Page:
When I was in brand management, social media did not exist. But I can tell you this: I would have had a field day with this exciting medium because I valued the power of ‘big ideas’ to infuse growth into the brands under my wing. Frankly, I had no choice, because I’d worked for small to medium-sized companies competing against giants the likes of Nestle, Kraft, and Procter & Gamble. By any comparison, my brands were underfinanced. But, they sure as hell weren’t neglected.
Let me explain – any marketer can play the social media game and do it well with a concept that resonates. You don’t need deep pockets. You need deep ideas. Not so fast! Deep ideas saying what? Herein lies the myth of social media marketing. It’s not hard to come up with cute or funny stories that entertains or engages a customer or potential customer. Some people think that’s enough to build brand franchises. It isn’t. Ideas without strategic brand intent are superfluous.
Undervalued Factor No. 1: Clear Brand Positioning
Social media, just like traditional media, isn’t the message. Yes, I said message. I know that infers “one way” or “push” communication in today’s digital world. A message from a marketer doesn’t have to mean that at all. But, in their haste to post and build followers, marketers overlook the importance of brand positioning. Brand positioning, to be effective, must be focused, differentiated, and single-minded. Today’s social media marketers find that overly confining when it comes to content. Of course it’s confining – so much so that the best strategies also tell you what not to do, inherently limiting the playing field.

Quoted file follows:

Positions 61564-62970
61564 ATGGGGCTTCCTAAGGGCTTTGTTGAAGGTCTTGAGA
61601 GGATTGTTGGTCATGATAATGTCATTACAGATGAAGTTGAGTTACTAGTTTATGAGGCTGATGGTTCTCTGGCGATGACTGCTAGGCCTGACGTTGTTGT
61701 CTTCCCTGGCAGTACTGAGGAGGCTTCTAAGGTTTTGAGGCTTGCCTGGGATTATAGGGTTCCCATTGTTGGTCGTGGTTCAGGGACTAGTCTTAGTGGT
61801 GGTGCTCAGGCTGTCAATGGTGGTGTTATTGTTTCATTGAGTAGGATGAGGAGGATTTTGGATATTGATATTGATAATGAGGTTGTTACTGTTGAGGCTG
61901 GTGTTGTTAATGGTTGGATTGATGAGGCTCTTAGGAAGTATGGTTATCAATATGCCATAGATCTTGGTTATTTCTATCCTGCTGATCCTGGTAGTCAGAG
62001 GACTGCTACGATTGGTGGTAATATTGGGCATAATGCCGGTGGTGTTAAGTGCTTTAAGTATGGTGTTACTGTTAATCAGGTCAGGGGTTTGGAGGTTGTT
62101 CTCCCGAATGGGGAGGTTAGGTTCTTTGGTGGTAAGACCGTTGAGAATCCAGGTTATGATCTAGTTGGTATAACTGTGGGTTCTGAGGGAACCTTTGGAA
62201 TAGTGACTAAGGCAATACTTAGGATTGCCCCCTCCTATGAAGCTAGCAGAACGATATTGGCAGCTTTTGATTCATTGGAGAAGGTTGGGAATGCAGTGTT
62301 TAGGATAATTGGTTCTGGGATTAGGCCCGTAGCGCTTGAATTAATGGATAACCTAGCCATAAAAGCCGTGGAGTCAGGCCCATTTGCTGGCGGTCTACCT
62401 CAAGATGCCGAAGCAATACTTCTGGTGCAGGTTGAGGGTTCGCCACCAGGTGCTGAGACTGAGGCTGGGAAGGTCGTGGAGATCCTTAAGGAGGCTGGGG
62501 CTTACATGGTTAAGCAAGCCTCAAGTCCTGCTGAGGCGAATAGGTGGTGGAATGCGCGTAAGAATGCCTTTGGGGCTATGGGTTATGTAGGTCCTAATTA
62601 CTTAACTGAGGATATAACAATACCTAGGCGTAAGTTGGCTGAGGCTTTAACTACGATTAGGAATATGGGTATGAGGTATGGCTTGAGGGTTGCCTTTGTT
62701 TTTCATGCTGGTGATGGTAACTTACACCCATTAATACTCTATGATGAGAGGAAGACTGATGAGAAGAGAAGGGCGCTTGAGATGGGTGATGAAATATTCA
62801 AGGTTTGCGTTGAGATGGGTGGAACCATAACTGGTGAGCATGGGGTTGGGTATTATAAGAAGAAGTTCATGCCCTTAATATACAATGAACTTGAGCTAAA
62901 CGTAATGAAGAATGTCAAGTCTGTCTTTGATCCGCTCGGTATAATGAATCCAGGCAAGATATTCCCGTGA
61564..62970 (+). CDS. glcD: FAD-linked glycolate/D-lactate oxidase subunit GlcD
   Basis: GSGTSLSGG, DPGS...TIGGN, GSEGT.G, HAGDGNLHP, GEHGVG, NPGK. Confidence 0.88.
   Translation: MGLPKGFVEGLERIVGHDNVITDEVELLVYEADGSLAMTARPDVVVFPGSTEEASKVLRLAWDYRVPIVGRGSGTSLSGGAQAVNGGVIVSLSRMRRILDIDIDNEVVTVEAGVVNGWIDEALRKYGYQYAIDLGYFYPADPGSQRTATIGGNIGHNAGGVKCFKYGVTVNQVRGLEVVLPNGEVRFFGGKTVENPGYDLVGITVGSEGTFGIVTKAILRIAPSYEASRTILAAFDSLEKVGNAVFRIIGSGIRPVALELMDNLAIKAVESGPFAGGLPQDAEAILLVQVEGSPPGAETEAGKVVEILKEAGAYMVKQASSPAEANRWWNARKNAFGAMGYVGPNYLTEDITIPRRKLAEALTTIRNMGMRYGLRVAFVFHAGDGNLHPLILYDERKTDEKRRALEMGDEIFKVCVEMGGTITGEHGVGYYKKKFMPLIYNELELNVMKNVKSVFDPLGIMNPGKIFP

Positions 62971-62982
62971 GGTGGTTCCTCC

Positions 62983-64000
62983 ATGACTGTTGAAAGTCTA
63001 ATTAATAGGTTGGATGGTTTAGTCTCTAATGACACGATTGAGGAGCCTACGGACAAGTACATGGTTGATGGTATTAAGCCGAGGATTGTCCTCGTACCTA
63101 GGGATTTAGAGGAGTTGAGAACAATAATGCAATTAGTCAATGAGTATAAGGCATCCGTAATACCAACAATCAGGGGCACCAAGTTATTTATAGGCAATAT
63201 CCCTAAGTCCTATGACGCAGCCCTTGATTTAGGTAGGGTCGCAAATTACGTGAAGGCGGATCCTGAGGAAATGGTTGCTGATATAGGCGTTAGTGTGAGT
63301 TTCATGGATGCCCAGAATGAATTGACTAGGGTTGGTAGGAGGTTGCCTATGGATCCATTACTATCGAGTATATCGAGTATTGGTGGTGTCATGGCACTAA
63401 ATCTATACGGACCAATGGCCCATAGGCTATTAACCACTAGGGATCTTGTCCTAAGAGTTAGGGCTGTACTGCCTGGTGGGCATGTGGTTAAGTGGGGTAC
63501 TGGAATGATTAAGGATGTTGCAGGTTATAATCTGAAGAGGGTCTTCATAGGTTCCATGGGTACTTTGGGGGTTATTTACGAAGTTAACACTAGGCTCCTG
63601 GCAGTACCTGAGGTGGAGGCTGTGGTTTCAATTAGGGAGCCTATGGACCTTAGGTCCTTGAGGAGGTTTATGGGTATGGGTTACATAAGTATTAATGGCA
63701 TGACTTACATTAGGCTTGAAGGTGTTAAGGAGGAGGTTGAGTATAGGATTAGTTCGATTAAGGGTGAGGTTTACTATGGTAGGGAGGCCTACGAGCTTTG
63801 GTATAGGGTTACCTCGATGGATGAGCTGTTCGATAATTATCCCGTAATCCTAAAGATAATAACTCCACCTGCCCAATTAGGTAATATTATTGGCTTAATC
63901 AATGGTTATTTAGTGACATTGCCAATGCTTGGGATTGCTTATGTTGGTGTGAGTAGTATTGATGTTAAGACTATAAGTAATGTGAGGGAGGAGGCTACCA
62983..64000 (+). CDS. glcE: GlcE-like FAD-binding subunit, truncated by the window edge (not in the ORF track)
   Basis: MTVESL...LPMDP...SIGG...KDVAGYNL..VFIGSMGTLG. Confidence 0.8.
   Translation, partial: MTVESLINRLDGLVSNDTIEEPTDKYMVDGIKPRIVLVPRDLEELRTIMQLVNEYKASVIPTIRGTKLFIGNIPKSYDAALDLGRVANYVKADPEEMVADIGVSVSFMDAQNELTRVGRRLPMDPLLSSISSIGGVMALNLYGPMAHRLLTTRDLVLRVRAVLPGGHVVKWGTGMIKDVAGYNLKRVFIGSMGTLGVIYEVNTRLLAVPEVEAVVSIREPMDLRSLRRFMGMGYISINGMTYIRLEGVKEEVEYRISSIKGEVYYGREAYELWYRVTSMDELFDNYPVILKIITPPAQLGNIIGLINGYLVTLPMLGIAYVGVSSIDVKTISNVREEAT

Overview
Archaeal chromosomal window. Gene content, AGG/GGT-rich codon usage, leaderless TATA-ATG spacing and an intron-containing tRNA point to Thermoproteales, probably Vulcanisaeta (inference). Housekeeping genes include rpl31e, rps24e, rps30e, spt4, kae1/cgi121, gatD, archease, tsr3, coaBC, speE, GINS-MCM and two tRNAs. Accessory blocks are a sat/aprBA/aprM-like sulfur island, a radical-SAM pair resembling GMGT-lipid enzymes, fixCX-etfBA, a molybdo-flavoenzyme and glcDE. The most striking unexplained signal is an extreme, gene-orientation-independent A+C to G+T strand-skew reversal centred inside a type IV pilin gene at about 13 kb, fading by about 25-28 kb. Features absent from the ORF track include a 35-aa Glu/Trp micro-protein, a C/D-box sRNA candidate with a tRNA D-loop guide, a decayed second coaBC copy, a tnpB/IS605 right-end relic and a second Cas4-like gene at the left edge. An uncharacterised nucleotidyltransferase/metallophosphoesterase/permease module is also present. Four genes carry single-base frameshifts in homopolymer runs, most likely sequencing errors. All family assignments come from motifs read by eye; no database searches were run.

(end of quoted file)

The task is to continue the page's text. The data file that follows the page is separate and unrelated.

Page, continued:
This explains why so many marketers are doing away with clear brand messaging and positioning altogether. Some say it can’t be controlled anyway, so who cares? Disciples of brand positioning care. They stick to a very basic branding principle; people need to know what a brand stands for within a competitive set of brand options. If customers can’t do that, they can’t assign value to your product or service.
Undervalued Factor No. 2: Strategic Driven Content
Ignoring brand positioning in social media is not only misguided, it is laziness disguised by the myth that single-mindedness stifles social media opportunity. Stick to your brand positioning but search for various interesting touch points to support and further entrench that positioning with your customers. As an example, a coffee brand with a ‘best beans’ positioning could be guided along an assortment of avenues in the hyper-social world. The social marketer could pursue the demanding personality of the brand to search out and secure superior coffee beans, travelogues of coffee-producing countries, idiosyncrasies of the tasters/blenders/customers, tidbits on varietals, analogies to wines, roasting, grinding, recipes, even the types of people who buy the brand.
When marketers reinstate these undervalued strategic factors into their social media journey, they can focus on the executional values that bring a brand to life in the medium. There are many ways to do this. I like the idea of telling a newsworthy story about the brand and posting consistent and continuous narratives that never stop telling that story.